PAPYRA, throned upon the banks of Nile,
Spread her smooth leaf, and waved her silver style.
--The storied pyramid, the laurel'd bust,
The trophied arch had crumbled into dust;
The sacred symbol, and the epic song,
(Unknown the character, forgot the tongue),
With each unconquer'd chief or sainted maid,
Sunk undistinguished in oblivion's shade.
Sad o'er the scatter'd ruins Genius sigh'd,
And infant Arts but learned to lisp and died.
Till to astonish'd realms PAPYRA taught
To paint in mystic colours Sound and Thought,
With Wisdom's voice to print the page sublime,
And mark in adamant the steps of Time.
ERASMUS DARWIN, The Loves of the Plants ( 1789).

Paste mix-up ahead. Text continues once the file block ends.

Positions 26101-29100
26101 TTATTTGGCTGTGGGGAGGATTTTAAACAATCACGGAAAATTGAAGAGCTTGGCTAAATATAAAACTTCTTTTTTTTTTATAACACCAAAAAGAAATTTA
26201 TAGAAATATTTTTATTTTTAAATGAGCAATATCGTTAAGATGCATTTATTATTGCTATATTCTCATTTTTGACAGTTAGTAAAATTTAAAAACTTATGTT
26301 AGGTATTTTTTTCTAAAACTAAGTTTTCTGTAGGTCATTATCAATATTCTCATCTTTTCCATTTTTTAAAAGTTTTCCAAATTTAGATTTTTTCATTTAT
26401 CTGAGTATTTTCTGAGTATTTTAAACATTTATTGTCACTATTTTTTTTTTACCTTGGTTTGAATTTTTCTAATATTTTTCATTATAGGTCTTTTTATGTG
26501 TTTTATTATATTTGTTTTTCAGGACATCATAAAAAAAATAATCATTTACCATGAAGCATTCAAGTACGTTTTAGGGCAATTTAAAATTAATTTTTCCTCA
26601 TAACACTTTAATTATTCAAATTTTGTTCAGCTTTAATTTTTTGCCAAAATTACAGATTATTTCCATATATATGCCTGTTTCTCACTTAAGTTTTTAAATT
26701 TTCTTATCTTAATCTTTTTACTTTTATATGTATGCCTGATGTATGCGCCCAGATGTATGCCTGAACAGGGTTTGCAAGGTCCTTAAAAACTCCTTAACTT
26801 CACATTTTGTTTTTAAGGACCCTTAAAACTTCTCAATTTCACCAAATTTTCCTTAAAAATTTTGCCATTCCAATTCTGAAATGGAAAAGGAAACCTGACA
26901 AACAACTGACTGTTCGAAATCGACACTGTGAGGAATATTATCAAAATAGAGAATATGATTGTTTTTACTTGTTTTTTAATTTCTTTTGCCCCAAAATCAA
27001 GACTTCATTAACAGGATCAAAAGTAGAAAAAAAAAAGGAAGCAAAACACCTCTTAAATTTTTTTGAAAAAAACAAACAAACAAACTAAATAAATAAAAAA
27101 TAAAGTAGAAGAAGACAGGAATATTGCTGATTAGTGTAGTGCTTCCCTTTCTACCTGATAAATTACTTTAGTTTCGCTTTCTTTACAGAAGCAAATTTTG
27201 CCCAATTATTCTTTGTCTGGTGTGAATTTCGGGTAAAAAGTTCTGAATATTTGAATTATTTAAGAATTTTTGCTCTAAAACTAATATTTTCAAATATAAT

IN the year 1778 a commercial traveller in Egypt was offered by the fellahîn some forty or fifty rolls of papyrus; one of them he bought as a curiosity for a small sum and left the rest to be burnt by the natives, whose noses were tickled (so the story goes) by the aroma of burning papyrus. The survivor found its way into the hands of an Italian and was by him presented to Cardinal Stefano Borgia. The hopes cherished by many savants, Winckelmann among them, that here was one of the lost treasures of Greek literature were soon disappointed. The roll was found to contain nothing more than a list of peasants who had performed in the village of Ptolemais Hormou in the Faiyûm their quota of compulsory labour on the neighbouring canals and dykes, and, as the age of social history was still far in the future, it is no matter for surprise that the roll and the circumstances of its discovery were soon forgotten. And yet the incident is significant, for the Charta Borgiana was the first papyrus to reach Europe since the trade in what had been the primary writing